New York Owner to Pay $22,500 Penalty to Settle Housing Discrimination Case

October 24, 2011
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Earlier this month, the owner, management company, and rental agent of a 444-unit community in Glenville, N.Y., agreed to pay a $22,500 penalty to resolve allegations of discrimination against families with children and African Americans, according to an announcement by New York Attorney General Eric T. Schneiderman.

A 2010 undercover investigation by the Attorney General’s office allegedly revealed differences in treatment between the individuals with children and those without children. For example, fair housing testers reported that families without children were shown available apartments while families with children were told there was a waiting list for apartments.

In addition, the evidence allegedly showed that the community maintained a long-standing marketing campaign advertising the appeal of the complex as "adult luxury living" and "mature living," discouraging families with children from applying. Allegedly, the tests also showed discrepancies in how African-American and white testers were treated when asking about available apartments.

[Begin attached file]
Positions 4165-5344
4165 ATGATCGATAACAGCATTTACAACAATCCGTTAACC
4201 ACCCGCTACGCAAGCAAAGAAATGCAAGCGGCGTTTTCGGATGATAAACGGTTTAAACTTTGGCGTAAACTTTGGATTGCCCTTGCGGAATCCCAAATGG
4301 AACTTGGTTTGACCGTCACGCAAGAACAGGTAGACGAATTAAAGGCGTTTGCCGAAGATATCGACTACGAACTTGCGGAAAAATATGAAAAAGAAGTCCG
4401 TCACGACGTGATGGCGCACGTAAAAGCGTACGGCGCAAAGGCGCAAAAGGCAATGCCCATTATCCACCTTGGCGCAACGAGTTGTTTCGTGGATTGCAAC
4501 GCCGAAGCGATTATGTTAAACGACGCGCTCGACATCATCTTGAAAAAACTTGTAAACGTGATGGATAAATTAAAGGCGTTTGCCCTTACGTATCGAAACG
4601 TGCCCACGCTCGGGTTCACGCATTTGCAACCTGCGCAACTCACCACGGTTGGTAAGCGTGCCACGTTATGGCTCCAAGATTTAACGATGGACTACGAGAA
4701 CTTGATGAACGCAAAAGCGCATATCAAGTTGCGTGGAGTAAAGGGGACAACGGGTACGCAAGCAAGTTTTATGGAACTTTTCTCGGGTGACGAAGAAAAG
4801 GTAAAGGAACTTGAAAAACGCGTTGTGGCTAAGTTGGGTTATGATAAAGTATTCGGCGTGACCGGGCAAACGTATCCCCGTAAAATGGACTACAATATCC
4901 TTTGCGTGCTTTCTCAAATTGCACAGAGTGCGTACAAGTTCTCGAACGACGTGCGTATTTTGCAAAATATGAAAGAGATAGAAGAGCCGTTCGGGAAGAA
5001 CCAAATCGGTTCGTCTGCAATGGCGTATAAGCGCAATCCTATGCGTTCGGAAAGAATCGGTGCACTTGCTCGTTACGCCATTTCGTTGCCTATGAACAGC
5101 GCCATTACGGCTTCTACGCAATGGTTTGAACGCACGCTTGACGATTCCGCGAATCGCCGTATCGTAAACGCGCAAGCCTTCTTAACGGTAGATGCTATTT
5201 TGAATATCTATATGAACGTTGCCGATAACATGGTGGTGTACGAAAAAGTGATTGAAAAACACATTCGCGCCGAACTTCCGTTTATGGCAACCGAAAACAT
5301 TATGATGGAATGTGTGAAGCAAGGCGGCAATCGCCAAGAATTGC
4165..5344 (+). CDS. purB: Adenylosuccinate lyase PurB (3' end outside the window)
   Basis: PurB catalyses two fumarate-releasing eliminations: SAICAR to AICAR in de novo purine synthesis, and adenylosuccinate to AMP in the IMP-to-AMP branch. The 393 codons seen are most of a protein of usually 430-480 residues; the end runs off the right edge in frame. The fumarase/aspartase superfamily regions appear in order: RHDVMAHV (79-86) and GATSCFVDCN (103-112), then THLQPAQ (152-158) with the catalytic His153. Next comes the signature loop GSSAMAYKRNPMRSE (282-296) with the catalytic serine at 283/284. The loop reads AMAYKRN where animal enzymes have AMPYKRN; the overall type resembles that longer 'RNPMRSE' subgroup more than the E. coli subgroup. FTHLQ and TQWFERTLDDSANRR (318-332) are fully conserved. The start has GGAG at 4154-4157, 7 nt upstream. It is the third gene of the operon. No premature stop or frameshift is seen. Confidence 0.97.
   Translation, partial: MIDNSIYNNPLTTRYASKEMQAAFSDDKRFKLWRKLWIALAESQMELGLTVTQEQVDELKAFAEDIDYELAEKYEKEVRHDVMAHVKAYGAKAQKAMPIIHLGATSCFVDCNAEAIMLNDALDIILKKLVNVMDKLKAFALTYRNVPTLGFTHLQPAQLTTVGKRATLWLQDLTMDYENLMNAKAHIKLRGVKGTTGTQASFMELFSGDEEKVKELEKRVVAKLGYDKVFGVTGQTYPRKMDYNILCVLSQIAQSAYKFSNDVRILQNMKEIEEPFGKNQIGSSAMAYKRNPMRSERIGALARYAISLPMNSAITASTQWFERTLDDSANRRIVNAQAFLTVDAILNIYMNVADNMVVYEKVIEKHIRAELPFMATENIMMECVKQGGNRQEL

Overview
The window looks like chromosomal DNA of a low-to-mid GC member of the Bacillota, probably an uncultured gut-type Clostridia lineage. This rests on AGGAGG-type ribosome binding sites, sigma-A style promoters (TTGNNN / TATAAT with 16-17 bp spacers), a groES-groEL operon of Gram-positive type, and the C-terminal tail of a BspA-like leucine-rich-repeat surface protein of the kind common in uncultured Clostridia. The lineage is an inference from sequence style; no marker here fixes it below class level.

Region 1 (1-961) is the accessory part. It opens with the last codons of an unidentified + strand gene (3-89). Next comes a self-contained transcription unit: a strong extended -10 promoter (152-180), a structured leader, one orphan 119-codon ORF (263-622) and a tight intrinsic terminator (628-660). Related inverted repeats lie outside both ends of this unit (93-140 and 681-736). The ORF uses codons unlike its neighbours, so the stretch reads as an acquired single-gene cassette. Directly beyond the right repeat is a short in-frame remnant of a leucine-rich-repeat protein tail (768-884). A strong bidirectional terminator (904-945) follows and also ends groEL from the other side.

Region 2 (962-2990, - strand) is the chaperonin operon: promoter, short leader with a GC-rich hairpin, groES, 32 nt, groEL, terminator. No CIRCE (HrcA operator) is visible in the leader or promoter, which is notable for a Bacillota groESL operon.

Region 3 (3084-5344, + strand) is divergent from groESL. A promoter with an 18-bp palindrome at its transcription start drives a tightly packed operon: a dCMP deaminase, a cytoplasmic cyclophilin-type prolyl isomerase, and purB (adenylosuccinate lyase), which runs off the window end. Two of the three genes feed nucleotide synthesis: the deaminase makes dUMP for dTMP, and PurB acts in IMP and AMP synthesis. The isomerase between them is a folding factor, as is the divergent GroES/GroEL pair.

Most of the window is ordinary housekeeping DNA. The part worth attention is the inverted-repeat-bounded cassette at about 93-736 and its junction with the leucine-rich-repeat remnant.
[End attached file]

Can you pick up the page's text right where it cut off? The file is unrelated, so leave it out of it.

In addition to payment of the penalty, the owners and managers agreed to develop and implement nondiscriminatory rental procedures and a nondiscrimination policy, notify the public of its nondiscrimination policy, require fair housing training for all rental agents, and provide periodic reports to the Attorney General's Office.

“Depriving people of housing because they have children or because of their race is not only illegal, it is unconscionable," Schneiderman said in a statement. “Landlords who violate our state’s fair housing laws will be held accountable. My office will not tolerate people being told where they can and cannot live based on their familial status, race, or any other unlawful reasons, and will continue to work to ensure equal access to housing for all New Yorkers."

Source: New York Attorney General’s Office